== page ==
Recently asked: "Which is better when buying a new hard drive for your computer: speed or capacity?"
For space intensive applications (audio and video recording, photos), my answer is a larger drive (better if it's mirrored to a second drive). If you're playing games or running a lot of local (on-disk) software, then speed. Many new large drives also offer high speeds, but at a price (often increased heat and lower life expectancy).
I would go for the third option, which is reliabilty.
There's an interesting article on eWeek in "Do We Really Need Bigger Hard Disks?" by David Morgenstern (October 17, 2006) for more on why the latest is better...
"Often, the speakers continued the history lesson with a comparison of hard drive advances to those of some other invention, usually automotive.
"For example, in his "kickoff" speech, Seagate Technology Chief Technology Officer Mark Kryder said that if a 1956-vintage standard car had undergone the same rate of "progress" as a hard disk, "We ought to be squeezing 146,800 people into that automobile today; the price should have dropped to $15; and have a top speed of almost 1 million miles per hour."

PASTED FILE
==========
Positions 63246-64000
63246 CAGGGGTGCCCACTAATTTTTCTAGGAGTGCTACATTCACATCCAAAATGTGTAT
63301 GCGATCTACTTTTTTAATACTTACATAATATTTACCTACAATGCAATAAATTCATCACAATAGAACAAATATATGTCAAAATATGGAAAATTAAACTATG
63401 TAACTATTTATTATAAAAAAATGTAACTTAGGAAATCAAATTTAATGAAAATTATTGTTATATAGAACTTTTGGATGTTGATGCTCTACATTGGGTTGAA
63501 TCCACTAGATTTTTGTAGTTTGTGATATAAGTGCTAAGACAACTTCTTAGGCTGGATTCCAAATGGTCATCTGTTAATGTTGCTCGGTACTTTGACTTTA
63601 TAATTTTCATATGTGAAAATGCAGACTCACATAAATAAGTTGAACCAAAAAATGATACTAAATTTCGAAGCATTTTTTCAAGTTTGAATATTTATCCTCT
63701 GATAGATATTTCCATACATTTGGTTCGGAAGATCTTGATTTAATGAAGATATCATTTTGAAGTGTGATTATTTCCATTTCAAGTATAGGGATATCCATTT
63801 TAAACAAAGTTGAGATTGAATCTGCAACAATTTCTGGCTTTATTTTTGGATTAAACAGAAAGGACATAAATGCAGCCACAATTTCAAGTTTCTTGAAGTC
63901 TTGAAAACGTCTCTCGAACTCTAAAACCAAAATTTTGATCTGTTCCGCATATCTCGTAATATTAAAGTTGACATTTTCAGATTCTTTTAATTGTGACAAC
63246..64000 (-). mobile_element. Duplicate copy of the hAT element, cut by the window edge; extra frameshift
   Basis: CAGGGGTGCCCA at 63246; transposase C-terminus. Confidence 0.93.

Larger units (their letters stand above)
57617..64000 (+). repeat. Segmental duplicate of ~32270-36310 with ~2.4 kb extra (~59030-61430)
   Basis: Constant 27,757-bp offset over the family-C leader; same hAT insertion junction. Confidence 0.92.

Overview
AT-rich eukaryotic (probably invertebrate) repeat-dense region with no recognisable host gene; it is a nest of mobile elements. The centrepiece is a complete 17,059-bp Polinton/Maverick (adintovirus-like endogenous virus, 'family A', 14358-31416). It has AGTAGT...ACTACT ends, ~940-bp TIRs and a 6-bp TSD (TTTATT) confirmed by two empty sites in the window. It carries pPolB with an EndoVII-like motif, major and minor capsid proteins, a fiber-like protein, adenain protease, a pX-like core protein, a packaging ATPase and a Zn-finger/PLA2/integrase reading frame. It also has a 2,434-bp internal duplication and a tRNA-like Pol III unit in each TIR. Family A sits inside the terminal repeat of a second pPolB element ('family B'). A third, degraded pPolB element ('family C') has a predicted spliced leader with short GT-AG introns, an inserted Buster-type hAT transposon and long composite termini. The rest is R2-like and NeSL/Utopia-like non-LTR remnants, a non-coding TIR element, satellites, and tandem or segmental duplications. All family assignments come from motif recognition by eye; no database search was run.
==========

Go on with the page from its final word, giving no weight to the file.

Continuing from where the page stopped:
"Following the wave of such stories (including his own), Dan Frost of the San Francisco Chronicle blogged a clever response from a reader, which then made its way around a number of storage lists. Here's bit of the post:
"If my car was like my hard drive, I would need to keep an exact copy of everything that I carry in the car because sooner or later the car is going to lock itself, and I will never get into it again. If I decide to go to the trouble of getting into the car, I will have to take it to a specialized mechanic who will probably charge as much as the car cost, with absolutely no guarantee of salvaging anything," the reported author, Dave Hector, observed.
"His final shot was: "You get the idea. I love my car and I trust it. I love my computer, but I don't ever, ever, ever trust it."
In other words, back up often.